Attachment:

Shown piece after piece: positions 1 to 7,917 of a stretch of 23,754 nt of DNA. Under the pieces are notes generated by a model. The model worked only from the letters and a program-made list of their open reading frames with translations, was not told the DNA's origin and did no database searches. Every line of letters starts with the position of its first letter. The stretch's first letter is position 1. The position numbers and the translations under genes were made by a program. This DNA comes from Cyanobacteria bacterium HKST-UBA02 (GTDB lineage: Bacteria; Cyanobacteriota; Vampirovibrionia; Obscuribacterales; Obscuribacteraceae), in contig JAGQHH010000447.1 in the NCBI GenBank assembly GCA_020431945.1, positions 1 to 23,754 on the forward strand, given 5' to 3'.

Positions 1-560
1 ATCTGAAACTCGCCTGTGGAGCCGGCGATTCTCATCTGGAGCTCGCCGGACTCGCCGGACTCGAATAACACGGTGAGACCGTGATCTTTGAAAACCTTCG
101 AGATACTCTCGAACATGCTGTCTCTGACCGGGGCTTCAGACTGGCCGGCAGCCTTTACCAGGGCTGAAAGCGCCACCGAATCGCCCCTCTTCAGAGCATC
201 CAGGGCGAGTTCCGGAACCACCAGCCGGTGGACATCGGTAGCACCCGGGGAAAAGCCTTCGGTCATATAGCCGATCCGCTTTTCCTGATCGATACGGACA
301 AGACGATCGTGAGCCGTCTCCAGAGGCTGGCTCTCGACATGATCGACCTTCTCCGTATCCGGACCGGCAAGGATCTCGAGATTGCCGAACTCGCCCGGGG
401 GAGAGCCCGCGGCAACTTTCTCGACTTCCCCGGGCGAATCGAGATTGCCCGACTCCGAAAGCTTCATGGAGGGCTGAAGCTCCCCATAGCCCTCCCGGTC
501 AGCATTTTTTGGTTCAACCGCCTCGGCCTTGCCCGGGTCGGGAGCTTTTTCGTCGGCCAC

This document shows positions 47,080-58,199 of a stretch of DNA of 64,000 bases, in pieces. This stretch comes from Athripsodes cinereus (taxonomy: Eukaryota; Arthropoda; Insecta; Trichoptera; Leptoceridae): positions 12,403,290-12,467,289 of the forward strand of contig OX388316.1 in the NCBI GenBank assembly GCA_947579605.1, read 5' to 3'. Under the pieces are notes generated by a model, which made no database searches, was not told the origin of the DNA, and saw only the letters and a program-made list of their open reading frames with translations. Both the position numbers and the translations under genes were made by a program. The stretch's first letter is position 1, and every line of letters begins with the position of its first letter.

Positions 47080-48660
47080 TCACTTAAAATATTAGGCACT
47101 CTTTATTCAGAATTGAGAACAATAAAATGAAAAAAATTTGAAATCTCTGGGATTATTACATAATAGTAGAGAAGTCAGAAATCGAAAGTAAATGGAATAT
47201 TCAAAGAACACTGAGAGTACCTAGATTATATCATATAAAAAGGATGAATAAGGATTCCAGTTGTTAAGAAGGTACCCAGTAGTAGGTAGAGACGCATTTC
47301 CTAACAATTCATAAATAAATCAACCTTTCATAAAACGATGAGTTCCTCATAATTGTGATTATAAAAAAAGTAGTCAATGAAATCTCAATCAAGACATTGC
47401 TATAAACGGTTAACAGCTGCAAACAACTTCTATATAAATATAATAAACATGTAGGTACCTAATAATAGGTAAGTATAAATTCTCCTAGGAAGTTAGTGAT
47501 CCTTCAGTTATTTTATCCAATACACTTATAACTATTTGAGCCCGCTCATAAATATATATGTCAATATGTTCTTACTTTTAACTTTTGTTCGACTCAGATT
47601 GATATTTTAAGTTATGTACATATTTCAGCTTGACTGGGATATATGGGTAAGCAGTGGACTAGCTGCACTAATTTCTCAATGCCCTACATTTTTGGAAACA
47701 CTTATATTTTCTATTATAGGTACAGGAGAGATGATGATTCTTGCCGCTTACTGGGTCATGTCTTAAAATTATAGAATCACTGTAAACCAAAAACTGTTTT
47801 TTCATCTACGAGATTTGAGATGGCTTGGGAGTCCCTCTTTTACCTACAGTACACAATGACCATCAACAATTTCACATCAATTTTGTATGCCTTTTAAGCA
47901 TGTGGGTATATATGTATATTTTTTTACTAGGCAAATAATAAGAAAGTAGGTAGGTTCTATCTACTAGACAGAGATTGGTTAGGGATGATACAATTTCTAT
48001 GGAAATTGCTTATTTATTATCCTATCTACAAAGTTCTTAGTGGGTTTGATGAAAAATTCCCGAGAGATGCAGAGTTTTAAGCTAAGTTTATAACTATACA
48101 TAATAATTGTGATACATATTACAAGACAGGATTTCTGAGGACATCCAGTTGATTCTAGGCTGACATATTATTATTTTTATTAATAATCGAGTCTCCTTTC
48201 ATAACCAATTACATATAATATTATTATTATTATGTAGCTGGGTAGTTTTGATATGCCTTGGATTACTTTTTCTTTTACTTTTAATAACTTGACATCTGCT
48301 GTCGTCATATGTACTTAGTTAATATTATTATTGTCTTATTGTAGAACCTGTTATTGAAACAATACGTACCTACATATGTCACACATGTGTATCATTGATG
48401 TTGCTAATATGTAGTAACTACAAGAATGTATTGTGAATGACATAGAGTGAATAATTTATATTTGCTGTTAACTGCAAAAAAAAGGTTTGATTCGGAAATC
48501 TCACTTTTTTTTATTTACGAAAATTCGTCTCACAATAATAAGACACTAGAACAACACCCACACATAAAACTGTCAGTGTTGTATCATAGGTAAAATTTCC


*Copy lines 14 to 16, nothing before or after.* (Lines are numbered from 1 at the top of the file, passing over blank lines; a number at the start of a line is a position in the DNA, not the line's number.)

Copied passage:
47301 CTAACAATTCATAAATAAATCAACCTTTCATAAAACGATGAGTTCCTCATAATTGTGATTATAAAAAAAGTAGTCAATGAAATCTCAATCAAGACATTGC
47401 TATAAACGGTTAACAGCTGCAAACAACTTCTATATAAATATAATAAACATGTAGGTACCTAATAATAGGTAAGTATAAATTCTCCTAGGAAGTTAGTGAT
47501 CCTTCAGTTATTTTATCCAATACACTTATAACTATTTGAGCCCGCTCATAAATATATATGTCAATATGTTCTTACTTTTAACTTTTGTTCGACTCAGATT